Rediscovered: 1924 Inscription from George Allan England

Kevin Cook steps in to cover the autograph action this weekend — if you’ve followed previous weekends, you know he’s been champing at that bit. I’m not sure how Autograph Hound Brian Leno is going to react to someone intruding on his turf. Maybe he’ll enjoy seeing samples from Kevin’s collection. Maybe the rivalry will hit white heat, and it’ll be mano a mano, auto a auto, for weeks to come.


For today’s Autograph Hound Saturday Kevin Cook pulls one of his inscriptions from George Allan England, famed author of the Darkness and Dawn trilogy. Take it away, Kevin:

Here’s a George Allan England inscription — that is in English. It’s an important one, as A.L. Sessions was a major pre-1920 pulp editor at Street & Smith.

Most of the information we have regarding Sessions comes from Irwin Porges’ Edgar Rice Burroughs biography, where their correspondence back and forth is reproduced. There is some thought out there that if Sessions had not accepted “The Return of Tarzan” to print in New Story Magazine and subsequently “The Outlaw of Torn” as well — the two early novels rejected by Munsey — that Burroughs might have thrown in the towel and given up his writing career as unsuccessful. Just like he did with every other previous profession he had tried.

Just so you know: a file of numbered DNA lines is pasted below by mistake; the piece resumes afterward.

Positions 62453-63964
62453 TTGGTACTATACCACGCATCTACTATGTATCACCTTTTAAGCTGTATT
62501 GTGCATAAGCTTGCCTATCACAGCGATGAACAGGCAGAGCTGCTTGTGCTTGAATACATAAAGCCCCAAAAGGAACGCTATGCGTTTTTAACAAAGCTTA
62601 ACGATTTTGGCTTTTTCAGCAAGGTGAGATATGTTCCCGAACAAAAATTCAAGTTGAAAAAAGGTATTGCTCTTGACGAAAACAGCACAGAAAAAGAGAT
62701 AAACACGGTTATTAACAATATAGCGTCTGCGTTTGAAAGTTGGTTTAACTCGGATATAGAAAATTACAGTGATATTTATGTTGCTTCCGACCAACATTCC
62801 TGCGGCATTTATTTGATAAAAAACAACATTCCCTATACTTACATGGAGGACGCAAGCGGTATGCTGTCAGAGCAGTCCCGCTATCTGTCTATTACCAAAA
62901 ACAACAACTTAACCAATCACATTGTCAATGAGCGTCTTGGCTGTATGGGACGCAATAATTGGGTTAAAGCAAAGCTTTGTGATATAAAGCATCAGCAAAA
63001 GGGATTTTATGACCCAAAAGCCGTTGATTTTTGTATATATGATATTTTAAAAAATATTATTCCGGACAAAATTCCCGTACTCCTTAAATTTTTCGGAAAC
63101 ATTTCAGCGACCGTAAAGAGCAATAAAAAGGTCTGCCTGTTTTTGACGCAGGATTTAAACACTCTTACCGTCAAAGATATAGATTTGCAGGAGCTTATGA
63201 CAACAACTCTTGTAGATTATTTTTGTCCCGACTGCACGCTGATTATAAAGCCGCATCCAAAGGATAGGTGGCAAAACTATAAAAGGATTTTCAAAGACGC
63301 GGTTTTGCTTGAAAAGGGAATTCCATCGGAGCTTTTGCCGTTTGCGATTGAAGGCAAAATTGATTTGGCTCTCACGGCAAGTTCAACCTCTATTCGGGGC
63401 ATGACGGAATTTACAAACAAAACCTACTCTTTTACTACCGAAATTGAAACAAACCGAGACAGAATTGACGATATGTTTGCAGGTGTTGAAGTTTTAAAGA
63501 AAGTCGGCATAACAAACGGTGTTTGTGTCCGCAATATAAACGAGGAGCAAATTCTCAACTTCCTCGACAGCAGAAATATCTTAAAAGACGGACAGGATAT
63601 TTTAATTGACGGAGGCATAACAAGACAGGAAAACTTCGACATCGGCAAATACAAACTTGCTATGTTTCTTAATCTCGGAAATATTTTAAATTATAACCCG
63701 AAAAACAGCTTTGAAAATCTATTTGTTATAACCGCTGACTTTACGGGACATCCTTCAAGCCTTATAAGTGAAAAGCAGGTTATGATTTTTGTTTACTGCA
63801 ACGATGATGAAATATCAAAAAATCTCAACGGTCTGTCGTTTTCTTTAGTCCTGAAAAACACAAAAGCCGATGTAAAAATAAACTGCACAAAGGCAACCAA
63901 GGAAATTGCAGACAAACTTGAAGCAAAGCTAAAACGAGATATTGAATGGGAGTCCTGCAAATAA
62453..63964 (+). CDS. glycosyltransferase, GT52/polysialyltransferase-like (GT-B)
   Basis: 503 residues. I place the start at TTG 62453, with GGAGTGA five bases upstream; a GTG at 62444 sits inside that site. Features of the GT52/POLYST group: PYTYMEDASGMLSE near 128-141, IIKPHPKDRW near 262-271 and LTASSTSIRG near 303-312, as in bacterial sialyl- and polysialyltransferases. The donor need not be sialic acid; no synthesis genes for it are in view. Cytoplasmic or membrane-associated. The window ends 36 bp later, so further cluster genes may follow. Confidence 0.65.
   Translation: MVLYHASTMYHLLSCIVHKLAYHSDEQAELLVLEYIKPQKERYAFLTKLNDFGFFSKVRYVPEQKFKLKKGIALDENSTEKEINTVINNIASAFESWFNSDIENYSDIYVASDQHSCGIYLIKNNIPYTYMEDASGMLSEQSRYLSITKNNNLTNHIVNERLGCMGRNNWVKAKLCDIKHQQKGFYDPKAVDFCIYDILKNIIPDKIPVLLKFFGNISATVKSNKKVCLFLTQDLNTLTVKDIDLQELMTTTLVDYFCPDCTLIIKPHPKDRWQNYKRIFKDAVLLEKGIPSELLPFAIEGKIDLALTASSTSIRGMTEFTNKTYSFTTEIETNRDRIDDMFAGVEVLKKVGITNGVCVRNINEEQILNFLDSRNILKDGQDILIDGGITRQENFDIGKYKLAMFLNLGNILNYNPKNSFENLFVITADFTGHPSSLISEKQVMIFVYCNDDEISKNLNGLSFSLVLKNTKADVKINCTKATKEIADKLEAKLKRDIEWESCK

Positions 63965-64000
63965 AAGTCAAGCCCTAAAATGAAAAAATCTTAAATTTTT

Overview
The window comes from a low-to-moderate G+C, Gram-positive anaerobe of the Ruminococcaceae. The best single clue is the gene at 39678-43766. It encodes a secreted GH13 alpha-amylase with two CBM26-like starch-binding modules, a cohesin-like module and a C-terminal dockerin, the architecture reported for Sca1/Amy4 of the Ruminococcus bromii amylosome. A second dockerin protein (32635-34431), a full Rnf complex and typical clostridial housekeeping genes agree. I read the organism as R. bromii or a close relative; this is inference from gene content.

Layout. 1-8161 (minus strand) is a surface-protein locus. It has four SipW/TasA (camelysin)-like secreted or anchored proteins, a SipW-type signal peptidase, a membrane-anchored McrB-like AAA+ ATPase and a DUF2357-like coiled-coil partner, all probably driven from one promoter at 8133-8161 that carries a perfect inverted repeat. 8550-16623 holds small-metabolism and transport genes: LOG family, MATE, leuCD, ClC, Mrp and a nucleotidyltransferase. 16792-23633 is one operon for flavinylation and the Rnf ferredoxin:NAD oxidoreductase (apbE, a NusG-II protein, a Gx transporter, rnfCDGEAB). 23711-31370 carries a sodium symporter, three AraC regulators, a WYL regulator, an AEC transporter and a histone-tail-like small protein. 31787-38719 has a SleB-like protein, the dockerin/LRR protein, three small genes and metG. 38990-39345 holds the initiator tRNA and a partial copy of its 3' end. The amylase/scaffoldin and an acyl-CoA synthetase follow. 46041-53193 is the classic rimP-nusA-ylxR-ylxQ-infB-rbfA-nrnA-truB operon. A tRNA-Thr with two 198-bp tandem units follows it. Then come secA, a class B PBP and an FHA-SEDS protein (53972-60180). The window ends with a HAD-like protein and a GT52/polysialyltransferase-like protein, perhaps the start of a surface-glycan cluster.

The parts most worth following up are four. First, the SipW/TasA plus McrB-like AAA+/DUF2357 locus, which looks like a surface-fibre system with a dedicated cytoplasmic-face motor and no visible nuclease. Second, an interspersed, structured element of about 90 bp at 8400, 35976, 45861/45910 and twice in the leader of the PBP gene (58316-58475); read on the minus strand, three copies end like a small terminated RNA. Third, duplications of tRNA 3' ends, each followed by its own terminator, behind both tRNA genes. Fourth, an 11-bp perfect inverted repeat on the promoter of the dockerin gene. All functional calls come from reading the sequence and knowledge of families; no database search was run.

It is doubtful that “Under the Moons of Mars” and “Tarzan of the Apes” would have had any influence on popular culture if they had just remained stories buried in the pages of old pulp magazines, if Burroughs gave up writing and stopped trying to market his new stories or get them printed in book form.

I could make a counter argument here about Munsey still wanting the John Carter sequels so that ERB would have continued writing those, but his career would certainly have gone in a different direction if Tarzan had ended after just the one book.

ERB would not have become wealthy at the start because there would have not been any Tarzan movies, of course.

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